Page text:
A husband and wife deal with their growing estrangement and the aftereffects of violence as they make an increasingly hazardous road trip. The setup of Pittard's third novel is a simple and effective one: a cross-country journey in which an already-frayed marriage is pushed to its limit, even as the landscape through which the characters travel turns increasingly ominous. Mark and Maggie are traveling east from Chicago to visit family along with their dog, Gerome. Maggie is still struggling with the psychological fallout of a mugging, and the affinity the two once felt has withered, making the minor quarrels of a long drive take on added significance. The fact that they're traveling through an area suffering from a power outage ratchets up the tension further. The novel is at its strongest when Pittard evokes the instability that can arise on the margins of catastrophic events: the effects of the outage on familiar roadside sights lends a memorable sense of disquiet to the proceedings. An ambiguous encounter between Maggie and a stranger at a rest stop is equally haunting: has she encountered a sociopath in transit, or have the aftereffects of trauma altered her perception of everyday situations? For all that Pittard effectively builds tension throughout the book, its conclusion does feel somewhat rushed, as a random interaction with a minor character escalates quickly, as opposed to a more organic resolution. Pittard does leave some ambiguity with the hopeful note with which she closes, and Mark's musings on technology and community provide an interesting counterpoint to the proceedings. Though its conclusion feels abrupt, there's plenty of moodiness and societal commentary to be found in Pittard's taut novel.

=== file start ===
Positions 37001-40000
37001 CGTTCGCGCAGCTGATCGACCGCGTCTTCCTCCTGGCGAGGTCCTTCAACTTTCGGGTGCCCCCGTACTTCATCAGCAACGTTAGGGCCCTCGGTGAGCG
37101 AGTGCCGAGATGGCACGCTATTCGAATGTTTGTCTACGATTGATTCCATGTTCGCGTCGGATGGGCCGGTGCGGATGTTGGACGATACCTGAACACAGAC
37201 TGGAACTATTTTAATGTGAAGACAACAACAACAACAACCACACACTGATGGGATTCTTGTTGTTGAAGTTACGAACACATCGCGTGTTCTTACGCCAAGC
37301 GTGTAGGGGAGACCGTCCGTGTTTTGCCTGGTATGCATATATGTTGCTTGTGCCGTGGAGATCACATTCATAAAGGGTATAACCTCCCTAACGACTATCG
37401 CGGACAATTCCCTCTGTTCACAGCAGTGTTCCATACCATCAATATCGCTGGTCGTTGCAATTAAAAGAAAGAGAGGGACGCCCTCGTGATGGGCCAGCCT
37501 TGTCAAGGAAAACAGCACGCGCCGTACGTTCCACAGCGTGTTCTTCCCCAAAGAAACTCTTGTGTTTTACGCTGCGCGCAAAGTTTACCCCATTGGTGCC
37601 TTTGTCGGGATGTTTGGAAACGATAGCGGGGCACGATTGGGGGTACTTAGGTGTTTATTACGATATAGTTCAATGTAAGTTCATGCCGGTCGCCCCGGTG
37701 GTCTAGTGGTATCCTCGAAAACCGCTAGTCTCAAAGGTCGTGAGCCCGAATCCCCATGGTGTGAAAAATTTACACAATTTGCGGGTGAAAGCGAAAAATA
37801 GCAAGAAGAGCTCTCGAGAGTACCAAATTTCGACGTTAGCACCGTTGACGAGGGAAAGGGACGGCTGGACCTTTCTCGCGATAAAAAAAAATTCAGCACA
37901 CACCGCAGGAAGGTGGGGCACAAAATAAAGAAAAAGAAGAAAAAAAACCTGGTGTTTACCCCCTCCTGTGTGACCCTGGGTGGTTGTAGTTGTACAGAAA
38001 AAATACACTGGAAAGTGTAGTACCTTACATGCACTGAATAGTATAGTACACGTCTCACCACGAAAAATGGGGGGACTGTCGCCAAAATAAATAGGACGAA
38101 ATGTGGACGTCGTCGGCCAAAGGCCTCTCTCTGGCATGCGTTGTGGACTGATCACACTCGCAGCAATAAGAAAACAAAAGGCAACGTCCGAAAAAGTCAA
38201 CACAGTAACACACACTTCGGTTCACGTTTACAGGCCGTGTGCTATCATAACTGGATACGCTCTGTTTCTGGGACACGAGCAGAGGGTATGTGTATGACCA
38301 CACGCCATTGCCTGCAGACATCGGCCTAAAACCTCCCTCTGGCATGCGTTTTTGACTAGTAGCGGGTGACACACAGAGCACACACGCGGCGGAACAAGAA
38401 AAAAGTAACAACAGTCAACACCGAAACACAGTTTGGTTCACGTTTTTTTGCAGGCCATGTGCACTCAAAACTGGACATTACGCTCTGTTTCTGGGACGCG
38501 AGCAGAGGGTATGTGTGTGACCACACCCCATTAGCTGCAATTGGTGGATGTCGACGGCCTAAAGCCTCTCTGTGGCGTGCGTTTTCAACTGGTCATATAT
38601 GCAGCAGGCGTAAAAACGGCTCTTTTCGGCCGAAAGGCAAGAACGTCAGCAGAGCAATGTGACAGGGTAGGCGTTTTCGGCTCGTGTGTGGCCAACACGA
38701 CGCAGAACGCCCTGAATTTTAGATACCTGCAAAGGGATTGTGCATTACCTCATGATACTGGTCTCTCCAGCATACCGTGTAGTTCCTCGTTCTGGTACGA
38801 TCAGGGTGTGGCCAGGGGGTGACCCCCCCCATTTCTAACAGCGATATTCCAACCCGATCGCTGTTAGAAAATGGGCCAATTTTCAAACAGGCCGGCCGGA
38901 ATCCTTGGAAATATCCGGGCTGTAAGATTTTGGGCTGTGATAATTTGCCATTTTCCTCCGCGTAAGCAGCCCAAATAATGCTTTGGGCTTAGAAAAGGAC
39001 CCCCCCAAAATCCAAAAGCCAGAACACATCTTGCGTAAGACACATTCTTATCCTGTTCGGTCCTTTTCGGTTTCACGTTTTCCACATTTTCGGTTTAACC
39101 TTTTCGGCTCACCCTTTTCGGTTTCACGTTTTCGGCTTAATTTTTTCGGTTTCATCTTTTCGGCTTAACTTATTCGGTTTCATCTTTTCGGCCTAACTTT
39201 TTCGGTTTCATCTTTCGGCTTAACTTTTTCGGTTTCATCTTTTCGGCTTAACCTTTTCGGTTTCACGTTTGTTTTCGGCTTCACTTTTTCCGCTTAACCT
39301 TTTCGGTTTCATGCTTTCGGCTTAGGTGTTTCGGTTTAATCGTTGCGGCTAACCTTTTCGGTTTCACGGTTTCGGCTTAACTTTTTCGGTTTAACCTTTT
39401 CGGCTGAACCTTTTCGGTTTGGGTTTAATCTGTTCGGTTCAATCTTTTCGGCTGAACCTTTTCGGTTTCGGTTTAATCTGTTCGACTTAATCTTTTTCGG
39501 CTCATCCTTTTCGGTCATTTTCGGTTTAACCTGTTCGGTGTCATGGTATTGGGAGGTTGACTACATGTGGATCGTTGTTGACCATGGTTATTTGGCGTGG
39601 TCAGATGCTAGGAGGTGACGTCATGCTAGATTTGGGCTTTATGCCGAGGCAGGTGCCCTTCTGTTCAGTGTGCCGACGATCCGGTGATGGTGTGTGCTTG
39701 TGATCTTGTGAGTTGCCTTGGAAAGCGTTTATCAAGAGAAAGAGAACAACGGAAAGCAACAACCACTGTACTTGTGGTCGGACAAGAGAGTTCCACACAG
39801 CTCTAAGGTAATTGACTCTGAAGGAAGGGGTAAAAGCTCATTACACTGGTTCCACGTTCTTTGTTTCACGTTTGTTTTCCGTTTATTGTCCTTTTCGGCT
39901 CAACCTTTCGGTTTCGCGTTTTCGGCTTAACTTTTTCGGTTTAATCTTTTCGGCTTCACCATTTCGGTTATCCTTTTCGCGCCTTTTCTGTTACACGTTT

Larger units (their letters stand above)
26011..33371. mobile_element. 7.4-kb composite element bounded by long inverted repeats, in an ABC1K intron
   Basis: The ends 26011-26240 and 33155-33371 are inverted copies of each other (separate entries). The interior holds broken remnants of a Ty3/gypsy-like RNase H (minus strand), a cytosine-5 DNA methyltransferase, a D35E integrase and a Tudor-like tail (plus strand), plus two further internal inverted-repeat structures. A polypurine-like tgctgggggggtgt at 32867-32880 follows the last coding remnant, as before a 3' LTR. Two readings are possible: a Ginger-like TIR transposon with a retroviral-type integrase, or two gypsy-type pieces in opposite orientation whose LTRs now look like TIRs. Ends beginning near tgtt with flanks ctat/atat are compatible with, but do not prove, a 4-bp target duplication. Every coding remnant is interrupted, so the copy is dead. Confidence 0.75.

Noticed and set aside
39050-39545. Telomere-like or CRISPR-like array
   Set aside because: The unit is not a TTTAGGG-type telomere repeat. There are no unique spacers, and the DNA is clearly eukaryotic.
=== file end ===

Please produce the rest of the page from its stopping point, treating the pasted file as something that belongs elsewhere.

- Houghton Mifflin Harcourt
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- 5.40(w) x 7.80(h) x 1.10(d)